The fentanyl crisis, as of summer 2022, is hitting the United States harder than any other drug epidemic in history, according to the DEA and nationwide state law enforcement.
“There’s enough fentanyl in the United States to kill every single American with a deadly dose,” the DEA tells Fox, “it’s everywhere.”
It is not a problem of prescription pills, but the illicit/illegally manufactured raw fentanyl that is often being shipped to the U.S. over a variety of international borders. The supply chain in this industry, like so many others, also appears to begin in China.
“In Mexico, criminal drug trafficking networks, we often refer to them as cartels, they’re sourcing chemicals from Chinese chemical companies – unregulated companies mostly,” according to DEA Administrator Anne Milgram. Once those raw materials make their way to Mexico, she says that is “where they’re actually manufacturing [the] illegal fentanyl, and methamphetamine, that’s then flooding into the United States.”
For local law enforcement, even in states without any international borders, the uptick has been staggering. In just the first half of 2022, Captain Bill Barkley says he and the Colorado State Patrol’s Smuggling Trafficking Interdiction Section have “seized over 367 pounds of fentanyl, which is a 389% increase over last year.”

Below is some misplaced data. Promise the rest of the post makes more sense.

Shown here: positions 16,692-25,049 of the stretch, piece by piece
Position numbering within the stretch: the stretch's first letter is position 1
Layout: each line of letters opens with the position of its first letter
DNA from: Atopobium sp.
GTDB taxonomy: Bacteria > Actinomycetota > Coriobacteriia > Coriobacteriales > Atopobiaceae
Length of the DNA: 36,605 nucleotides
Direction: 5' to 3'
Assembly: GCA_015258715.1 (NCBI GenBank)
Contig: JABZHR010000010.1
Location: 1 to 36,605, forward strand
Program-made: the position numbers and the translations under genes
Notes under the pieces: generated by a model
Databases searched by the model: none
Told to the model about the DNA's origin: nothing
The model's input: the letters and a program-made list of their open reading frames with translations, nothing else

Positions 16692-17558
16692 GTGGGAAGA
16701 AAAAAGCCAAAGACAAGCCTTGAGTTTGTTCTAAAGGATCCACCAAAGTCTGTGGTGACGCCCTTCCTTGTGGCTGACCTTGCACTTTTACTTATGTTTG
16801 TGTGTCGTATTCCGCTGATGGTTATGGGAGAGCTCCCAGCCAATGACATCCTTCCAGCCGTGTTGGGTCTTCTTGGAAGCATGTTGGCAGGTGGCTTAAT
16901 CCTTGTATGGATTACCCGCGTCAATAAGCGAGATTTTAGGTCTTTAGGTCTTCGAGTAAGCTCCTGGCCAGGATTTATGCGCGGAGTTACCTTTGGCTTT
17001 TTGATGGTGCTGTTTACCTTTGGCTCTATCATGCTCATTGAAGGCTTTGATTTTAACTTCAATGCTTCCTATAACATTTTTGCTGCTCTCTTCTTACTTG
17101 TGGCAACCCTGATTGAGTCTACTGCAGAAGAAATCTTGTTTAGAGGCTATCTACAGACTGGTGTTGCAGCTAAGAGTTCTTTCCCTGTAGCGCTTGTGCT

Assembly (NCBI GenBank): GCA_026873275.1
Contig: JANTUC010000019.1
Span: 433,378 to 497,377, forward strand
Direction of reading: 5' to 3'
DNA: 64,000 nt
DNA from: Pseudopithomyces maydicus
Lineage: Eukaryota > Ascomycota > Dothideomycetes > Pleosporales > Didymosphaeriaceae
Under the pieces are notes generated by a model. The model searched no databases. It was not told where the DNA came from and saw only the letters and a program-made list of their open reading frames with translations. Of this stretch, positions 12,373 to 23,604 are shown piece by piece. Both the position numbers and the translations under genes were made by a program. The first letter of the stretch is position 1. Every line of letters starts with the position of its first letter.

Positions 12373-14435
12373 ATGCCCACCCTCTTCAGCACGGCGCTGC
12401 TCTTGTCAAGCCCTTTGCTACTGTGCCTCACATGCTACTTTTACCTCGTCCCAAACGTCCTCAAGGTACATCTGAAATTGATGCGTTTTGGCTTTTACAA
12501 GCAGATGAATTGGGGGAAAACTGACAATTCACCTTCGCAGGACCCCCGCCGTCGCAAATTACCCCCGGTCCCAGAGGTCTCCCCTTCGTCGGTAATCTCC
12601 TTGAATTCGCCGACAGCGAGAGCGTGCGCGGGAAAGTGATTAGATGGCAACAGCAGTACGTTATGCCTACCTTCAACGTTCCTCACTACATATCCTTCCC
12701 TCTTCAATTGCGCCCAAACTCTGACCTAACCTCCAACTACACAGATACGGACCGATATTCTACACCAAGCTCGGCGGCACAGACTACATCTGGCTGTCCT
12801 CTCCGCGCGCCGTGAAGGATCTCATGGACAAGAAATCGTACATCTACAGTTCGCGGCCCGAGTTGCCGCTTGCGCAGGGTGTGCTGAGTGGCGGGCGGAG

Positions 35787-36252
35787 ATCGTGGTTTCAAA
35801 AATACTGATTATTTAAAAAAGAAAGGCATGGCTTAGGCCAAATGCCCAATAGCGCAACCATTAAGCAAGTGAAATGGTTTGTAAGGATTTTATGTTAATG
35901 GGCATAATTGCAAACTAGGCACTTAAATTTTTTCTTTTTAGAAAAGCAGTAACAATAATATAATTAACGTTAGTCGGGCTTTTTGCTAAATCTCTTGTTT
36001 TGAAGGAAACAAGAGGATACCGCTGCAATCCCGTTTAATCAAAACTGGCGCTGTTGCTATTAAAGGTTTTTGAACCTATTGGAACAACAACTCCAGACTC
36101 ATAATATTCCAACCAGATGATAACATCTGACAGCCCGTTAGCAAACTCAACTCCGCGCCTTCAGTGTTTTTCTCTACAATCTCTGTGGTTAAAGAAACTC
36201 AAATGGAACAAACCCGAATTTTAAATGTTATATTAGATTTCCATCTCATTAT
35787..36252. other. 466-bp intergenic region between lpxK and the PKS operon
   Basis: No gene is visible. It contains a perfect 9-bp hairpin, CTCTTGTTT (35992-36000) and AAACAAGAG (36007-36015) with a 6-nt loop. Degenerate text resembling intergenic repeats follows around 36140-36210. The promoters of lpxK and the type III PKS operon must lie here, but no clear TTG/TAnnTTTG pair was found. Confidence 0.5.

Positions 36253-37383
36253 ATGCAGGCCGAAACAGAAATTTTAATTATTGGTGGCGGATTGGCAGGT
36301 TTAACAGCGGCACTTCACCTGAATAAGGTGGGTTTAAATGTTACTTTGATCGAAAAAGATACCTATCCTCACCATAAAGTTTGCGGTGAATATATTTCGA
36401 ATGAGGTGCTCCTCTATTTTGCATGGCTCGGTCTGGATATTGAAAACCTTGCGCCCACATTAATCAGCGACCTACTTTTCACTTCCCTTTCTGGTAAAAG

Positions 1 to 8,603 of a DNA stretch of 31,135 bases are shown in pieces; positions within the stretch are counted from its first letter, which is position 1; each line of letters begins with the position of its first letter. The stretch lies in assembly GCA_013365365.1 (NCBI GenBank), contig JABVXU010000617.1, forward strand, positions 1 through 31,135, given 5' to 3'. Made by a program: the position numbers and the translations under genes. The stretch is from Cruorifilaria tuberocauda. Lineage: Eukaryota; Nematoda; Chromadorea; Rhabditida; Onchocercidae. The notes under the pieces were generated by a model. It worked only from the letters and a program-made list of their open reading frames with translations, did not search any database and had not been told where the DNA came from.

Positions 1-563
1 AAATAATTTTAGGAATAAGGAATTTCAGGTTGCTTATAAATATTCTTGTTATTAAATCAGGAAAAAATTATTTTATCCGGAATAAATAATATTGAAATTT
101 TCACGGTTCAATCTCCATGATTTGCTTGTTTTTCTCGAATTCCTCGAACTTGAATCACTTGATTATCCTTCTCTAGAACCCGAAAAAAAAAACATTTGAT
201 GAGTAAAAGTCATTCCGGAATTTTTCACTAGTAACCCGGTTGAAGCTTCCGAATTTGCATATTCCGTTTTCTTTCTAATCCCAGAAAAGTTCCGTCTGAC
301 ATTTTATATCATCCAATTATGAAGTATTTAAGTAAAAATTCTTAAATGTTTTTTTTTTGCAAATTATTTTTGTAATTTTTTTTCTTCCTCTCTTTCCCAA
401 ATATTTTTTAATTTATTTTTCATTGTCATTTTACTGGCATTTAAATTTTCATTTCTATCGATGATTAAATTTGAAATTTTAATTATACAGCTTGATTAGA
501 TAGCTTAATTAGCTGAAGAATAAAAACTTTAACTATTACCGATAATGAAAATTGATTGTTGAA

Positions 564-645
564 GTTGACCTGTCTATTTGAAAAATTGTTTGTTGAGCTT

Mexico may be hundreds of miles away, but Captain Barkley adds that “the majority of our seizures [in Colorado] come from the cartels in Mexico.”
While Captain Barkley was filming with Fox, a K-9 unit was dispatched to a traffic stop just 25 miles up I-70. While Barkley was inside with cameras rolling, members of his section were seizing 7.5 pounds of heroin, and 1,200 pills containing fentanyl, from a vehicle they determined was headed to Denver.
US Attorney General Josh Stein, from North Carolina, said that the fentanyl crisis is taking a much more grim toll. “Nearly three-quarters of all deaths are linked to fentanyl,” Stein says. Making matters worse, however, is the fact that “it’s killing America’s youth… More than three-quarters of all teens who are dying of overdoses have fentanyl in their system, which is a likely cause of that overdose.”